Serverless in Five Minutes
This chapter explains the financial and technical constraints of serverless deployments. You will learn when and why AWS Lambda is a good option for hosting software, and when a different service might be a better choice.
Serverless applications, at the most basic technical level, are software that runs in an environment where the hosting provider is fully responsible for infrastructural and operational tasks. These include receiving network requests, scaling the computing infrastructure on demand, monitoring, and recovery.
Instead of containers bundling application business logic with an operating system, network servers (such as web servers or message brokers) and business logic code, serverless applications only need to provide the code that should run when an event happens and configure the triggers in the execution environment to call that code.
In the Amazon Web Services cloud, the execution environment for serverless code is called AWS Lambda. It supports a wide array of potential triggers, including incoming HTTP requests, messages from a queue, customer emails, changes to database records, user authentication, messages coming to web sockets, client device synchronization, and much more.
Because application developers do not package or distribute the server code to control a network socket in AWS Lambda, their applications are serverless. The buzzword ‘serverless’ is a horrible marketing term, and the Internet is full of bad jokes about how there are still servers in a serverless environment. So, what do we mean by ‘running serverless’?
The right comparison to think about is WiFi. When you browse the internet using a ‘wireless’ connection in a coffee shop, your device talks to a router just a few feet away, and there is a wire coming out of that router that takes your packets to the internet. But you don’t need to care about that wire or manage it actively. AWS Lambda is serverless in the same way WiFi is wireless. There are network servers, virtual and physical machines running in the background, but you don’t really need to care about them anymore.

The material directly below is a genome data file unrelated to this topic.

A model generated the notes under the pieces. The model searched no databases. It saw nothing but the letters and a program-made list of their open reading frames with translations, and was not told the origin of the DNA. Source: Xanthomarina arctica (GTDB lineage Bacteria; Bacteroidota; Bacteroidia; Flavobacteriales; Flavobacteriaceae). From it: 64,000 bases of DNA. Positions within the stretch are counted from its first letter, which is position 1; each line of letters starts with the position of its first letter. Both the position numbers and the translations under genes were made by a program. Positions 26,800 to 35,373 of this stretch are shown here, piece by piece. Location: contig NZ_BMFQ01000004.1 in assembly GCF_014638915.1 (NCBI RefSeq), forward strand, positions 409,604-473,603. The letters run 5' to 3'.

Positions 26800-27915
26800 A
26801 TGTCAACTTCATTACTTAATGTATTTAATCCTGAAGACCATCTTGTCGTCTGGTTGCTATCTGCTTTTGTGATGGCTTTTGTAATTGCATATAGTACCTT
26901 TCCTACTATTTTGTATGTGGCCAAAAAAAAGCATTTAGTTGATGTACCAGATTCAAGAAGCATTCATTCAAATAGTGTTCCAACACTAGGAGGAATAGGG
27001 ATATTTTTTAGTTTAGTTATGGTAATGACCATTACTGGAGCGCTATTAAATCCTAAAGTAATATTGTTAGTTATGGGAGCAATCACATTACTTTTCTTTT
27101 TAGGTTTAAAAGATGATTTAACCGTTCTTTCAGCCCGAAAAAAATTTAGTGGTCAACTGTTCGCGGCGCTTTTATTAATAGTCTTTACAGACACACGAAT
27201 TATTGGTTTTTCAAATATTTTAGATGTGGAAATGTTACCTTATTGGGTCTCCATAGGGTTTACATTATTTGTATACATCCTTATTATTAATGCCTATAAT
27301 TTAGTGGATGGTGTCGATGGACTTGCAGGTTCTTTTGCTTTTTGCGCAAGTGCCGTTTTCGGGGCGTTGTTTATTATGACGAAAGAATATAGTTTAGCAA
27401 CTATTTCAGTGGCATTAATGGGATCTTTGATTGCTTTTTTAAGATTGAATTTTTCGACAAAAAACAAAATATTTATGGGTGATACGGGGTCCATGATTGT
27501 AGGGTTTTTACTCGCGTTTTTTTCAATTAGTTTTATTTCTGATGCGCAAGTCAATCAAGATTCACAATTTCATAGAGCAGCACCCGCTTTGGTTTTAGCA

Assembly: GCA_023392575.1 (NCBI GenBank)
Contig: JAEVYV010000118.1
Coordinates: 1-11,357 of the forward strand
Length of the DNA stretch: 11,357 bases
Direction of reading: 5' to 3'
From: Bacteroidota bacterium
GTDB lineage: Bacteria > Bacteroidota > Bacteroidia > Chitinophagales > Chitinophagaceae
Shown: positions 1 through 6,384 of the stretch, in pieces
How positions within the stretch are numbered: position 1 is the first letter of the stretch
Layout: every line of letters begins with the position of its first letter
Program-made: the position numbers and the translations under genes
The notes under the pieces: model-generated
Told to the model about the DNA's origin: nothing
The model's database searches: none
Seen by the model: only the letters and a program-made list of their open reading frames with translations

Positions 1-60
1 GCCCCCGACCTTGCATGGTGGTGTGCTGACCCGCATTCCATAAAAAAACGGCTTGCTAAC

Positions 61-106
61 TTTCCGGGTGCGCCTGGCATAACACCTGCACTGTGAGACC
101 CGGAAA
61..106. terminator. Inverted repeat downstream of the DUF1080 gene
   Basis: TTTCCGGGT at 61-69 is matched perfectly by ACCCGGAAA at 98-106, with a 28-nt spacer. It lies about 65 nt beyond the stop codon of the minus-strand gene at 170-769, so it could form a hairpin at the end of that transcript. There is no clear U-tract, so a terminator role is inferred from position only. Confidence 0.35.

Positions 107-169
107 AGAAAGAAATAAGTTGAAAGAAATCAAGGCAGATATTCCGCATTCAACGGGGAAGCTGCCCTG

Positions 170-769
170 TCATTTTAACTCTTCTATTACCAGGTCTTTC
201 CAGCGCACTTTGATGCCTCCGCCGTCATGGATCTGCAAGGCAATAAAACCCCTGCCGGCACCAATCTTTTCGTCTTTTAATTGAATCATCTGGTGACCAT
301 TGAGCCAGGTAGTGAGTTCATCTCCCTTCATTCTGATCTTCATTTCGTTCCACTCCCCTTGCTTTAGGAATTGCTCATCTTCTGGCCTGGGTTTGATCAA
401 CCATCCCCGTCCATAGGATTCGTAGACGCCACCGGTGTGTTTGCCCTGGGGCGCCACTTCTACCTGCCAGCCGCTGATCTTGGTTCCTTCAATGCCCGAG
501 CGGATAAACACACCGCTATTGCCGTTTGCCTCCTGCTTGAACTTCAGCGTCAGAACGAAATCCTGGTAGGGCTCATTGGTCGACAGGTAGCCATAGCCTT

Compared with running applications in a container cluster or managing virtual machines directly, serverless deployments have two significant benefits:
- Shorter time to market for new features, leading to faster innovation and delivering value to customers sooner
- Reduced operational costs due to better resource utilization
* A study by the research company IDC published in 2018 suggests that companies adopting serverless applications on average “lowered five-year operating costs by 60% and were 89% faster at compute deployment.” This is roughly consistent with my experience. After MindMup moved from a host where we paid for the reserved capacity to AWS Lambda, we reduced operational costs by almost two-thirds. Another popular case study is Yubl, presented by Yan Cui at various conferences over the last few years. Yubl reduced its operational costs by 95% by moving to Lambda. Both the MindMup and Yubl case studies are explained in more detail in the research paper Serverless Computing: Economic and Architectural Impact which Robert Chatley and I co-authored.
In March 2018, Cloudability published the results of its State of the Cloud research of AWS customers, which suggested that adoption of Lambda had increased by 667% in a year. This is not surprising, because the combination of reduced operational cost and a faster path to customer value provides a very strong financial incentive for companies to adopt AWS Lambda and other similar services. The key factor in both reduced costs and faster development is the same. It is the serverless pricing model.
In the next lesson, you’ll look at the pricing model of serverless architecture.